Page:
The Village works hard every day to operate as efficiently as possible, and to find ways to collaborate with our other local units of government in order to minimize the cost that is passed along to our residents, as well as to enhance all of our services. We recently became aware that our local public library district, the Ella Johnson Memorial Library District, was looking for a location to house a new library facility in the district. If the library purchased a site along one of the major highways in the area, it would likely cost the library millions of dollars to buy the site, extend water and sewer service, provide stormwater detention, make road connections and otherwise ensure that the site could be useable. As those costs are passed along to all of the Library District’s taxpayers (including Village residents), we wanted to see if we could have a beneficial impact and reduce costs.
The Village Board authorized staff to make a presentation to the Library District, that the Village would donate (free of charge) a site to the library on our Municipal Campus, next to the Municipal Center. This site is served by water and sewer, has available stormwater detention, has access to Reinking Road (with a signalized intersection at Route 72), and would be available at no cost if the Library and Board reached agreement on the site. The site has a beautiful vista looking out over the wetlands, and is served by a fantastic bike/pedestrian path, as well as immediate access to local parks and amenities. As we explained to the library, the site is 4 minutes from Starks Corners according to Google Maps...so for that extra 4 minute drive, the Library could save millions of dollars. From the Village’s perspective, donating the site would give residents access to a great local amenity, and would also help us do our part to reduce the tax burden on all residents of the Library District.
Equally as important for all concerned, the site that the Village proposed is currently publicly owned and tax-exempt. If the library were located here, the sites that the Library District is considering would be kept open for commercial development. This means that these sites would remain available for the commercial and retail businesses that local residents need, and the sites would also remain on the property tax roll, to reduce the reliance of area governments on residential properties as their tax base.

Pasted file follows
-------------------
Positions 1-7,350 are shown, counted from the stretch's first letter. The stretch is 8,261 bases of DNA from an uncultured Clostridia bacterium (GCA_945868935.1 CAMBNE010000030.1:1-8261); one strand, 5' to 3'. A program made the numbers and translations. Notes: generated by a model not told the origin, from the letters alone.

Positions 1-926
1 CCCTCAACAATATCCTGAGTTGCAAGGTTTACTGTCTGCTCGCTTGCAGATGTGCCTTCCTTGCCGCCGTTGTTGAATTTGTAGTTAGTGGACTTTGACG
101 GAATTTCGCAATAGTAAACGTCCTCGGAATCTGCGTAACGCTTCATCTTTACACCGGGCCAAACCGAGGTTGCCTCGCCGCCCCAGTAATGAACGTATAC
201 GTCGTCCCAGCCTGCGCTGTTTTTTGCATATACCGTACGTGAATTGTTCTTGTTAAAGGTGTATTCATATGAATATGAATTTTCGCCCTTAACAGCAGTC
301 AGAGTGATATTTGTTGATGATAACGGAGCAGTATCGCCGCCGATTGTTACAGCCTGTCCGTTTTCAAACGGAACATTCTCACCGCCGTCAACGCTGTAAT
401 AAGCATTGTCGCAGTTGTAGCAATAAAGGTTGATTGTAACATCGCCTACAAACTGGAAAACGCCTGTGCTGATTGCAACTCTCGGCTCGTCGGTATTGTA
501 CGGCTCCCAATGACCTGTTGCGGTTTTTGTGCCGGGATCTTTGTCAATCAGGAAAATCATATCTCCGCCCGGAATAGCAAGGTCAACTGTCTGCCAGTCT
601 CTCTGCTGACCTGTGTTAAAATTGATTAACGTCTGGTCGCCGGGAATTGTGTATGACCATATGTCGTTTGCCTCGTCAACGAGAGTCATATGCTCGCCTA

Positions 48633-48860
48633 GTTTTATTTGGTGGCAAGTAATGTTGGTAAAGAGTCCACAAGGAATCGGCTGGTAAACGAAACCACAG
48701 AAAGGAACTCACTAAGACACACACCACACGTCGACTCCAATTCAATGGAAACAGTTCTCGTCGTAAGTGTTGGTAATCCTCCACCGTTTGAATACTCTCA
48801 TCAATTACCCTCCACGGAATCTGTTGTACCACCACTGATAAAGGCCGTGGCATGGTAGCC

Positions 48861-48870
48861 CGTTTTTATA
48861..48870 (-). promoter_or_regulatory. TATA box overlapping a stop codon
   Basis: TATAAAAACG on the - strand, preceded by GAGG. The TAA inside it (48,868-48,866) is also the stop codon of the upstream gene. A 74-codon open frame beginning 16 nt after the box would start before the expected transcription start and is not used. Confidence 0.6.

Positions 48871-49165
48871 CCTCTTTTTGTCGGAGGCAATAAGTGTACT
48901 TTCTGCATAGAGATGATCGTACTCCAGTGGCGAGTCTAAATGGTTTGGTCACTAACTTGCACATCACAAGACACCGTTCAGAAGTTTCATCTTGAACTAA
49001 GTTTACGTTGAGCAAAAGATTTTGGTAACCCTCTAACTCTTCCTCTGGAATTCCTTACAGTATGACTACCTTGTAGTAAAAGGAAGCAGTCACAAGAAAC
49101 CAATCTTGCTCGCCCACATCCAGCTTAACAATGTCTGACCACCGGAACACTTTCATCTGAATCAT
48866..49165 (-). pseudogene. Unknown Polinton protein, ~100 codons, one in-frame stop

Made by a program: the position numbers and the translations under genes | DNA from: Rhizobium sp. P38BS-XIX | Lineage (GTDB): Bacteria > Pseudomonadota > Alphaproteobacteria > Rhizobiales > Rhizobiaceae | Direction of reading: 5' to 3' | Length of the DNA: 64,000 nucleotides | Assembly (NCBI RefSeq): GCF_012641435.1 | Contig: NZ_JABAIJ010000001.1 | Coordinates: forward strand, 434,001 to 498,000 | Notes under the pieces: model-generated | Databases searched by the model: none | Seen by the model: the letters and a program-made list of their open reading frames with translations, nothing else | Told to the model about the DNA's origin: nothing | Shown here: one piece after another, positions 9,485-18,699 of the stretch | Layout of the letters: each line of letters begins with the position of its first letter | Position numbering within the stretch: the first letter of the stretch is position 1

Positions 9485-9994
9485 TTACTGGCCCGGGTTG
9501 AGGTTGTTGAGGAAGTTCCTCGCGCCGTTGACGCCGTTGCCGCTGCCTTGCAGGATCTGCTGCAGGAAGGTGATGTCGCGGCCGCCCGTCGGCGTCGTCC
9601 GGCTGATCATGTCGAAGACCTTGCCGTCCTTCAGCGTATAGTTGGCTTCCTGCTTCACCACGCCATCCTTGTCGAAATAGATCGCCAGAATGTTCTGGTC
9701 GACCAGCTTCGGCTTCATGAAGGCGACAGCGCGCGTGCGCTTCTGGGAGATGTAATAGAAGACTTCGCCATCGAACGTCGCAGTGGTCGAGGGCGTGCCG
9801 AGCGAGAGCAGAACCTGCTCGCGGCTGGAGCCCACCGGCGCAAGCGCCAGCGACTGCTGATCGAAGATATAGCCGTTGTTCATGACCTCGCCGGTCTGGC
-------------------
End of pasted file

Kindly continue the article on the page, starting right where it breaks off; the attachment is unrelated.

We also proposed that the Village and the Library District could collaborate on shared services to reduce our operating costs. As the Village already engages in snowplowing, lawn mowing, building maintenance and other services, and as these services are at the core of our Public Works functions, it would be possible for the Village and Library to reduce costs by sharing services on a common campus. We are also in the early stages of exploring the potential to share services in the areas of Finance, IT and HR.
This proposal was designed and intended to provide a resource to the Library District, to reduce their costs (and the costs to all District taxpayers), and to provide an opportunity for collaboration and partnership among local government agencies in a way that could be a model for the future. It is essential that governments engage in ’outside the box’ thinking like this, to reduce our costs of operation.
The discussions are in the very early stages, and the Library Board is considering the Village’s offer. We are excited about the potential to partner with the District, and will continue working forward to support the potential of a collaborative project that saves taxpayer dollars for everyone involved. The flyer that the Village provided the Library District is available here.